albert wrote:I imagine that bird wings are concave on the bottom of the wing and that , that might make a forward pulling vacume to create the negative drag???
The wing shape you describe (concave on the bottom) is called an "undercambered" wing and this shape creates a lot of lift but also creates a lot of drag. In fact when airliners land they extend slats on the front of the wing and flaps on the back which change the shape of the underside of the wing to increase it's camber (makes it concave in shape). This is pretty important because it allows the airplane to have more lift at lower speeds safe for landing, while at the same time creating drag to slow the airplane down.
Several of my RC airplanes have undercambered wings which can lift a great deal of weight but not at any great speeds because of their drag.
So for jetliners, during take-off they extend slats and flaps slightly to create more lift, but not to the same degree as in landing. And soon after takeoff, once the landing gear are retracted, the slats and flaps are retracted as well to make the underside of the wing clean (that's the actual technical term) and reduce drag. Since the aircraft is already going fast by this point, the lift produced by the clean wing is enough to carry the airplane to full altitude. And of course at altitude the drag is reduced considerably because the air is thinner.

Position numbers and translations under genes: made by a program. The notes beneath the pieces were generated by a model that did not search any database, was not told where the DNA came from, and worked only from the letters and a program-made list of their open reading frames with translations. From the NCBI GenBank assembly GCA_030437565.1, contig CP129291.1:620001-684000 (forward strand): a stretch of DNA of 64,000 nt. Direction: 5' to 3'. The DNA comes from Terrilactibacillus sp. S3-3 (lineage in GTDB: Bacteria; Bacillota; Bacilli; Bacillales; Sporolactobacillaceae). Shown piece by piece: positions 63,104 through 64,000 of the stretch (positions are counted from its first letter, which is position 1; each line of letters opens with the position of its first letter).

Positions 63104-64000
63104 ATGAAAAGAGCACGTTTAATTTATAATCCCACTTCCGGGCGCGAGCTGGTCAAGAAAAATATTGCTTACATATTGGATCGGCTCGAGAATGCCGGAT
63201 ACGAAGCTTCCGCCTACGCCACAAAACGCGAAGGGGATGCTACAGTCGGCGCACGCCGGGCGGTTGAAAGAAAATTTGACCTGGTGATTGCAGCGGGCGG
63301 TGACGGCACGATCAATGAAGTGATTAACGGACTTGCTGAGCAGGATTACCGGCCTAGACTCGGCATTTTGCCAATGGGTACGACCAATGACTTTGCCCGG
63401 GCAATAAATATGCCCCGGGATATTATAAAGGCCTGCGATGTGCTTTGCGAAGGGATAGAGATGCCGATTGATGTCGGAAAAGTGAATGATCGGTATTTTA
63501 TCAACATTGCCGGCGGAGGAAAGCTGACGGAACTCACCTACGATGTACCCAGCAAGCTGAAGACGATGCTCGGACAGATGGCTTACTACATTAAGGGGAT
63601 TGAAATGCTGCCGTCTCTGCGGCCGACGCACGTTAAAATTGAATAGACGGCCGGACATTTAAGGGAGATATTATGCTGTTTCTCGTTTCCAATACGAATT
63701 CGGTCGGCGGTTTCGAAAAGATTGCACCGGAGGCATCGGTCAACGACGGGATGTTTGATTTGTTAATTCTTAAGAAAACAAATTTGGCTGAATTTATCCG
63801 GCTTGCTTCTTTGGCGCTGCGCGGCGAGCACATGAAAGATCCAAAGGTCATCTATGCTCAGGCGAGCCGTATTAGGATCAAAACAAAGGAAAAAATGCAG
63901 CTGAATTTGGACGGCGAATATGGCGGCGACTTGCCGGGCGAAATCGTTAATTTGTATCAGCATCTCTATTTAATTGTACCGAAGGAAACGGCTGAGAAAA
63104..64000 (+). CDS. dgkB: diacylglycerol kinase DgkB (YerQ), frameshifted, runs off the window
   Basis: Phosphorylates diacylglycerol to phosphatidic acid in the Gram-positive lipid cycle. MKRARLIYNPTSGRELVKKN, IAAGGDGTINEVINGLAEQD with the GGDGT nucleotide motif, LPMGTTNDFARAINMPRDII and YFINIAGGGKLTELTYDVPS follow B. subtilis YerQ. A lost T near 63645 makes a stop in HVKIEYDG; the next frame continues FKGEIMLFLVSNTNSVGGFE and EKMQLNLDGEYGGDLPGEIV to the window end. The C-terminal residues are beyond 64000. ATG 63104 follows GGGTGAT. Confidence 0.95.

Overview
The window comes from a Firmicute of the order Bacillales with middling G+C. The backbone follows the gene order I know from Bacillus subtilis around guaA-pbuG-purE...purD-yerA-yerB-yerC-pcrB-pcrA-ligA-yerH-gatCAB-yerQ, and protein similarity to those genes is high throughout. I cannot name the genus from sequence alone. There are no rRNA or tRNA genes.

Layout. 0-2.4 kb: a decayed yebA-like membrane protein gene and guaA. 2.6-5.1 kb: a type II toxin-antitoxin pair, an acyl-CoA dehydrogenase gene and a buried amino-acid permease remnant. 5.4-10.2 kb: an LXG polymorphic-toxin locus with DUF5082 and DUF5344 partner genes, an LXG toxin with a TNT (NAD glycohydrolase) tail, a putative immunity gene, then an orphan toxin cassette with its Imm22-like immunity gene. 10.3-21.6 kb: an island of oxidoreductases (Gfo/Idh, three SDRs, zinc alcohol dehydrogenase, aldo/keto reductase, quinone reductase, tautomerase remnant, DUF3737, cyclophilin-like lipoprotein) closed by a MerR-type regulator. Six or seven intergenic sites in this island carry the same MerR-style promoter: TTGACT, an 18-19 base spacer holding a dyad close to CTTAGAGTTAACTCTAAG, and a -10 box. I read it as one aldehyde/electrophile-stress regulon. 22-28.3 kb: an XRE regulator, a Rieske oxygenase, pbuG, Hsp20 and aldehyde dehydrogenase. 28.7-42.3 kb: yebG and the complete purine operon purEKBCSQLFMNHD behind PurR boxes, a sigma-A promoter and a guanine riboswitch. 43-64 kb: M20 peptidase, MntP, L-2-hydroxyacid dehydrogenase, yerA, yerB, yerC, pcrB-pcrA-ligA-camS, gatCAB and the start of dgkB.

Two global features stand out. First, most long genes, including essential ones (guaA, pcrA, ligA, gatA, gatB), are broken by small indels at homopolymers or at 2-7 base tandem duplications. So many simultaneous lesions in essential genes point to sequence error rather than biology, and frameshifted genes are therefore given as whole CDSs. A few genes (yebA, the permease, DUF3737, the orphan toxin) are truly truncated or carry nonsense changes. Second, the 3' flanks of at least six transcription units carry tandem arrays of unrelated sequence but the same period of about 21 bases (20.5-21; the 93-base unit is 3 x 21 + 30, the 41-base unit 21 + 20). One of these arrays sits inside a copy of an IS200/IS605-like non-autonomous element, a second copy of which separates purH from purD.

Oh and the reason undercambered wings create more drag is because the downward underside of the trailing edge causes the air mass to curl under and forward a bit. And Newton's third law tells us since the wing is causing the air mass to be pushed forward ever so slightly, this pushes back on the plane. Hence the drag that must be overcome.
If you want to explore quite a deep question, you can ask, how is lift created. And as long as you don't hold to the equal transit idea you'll be fine.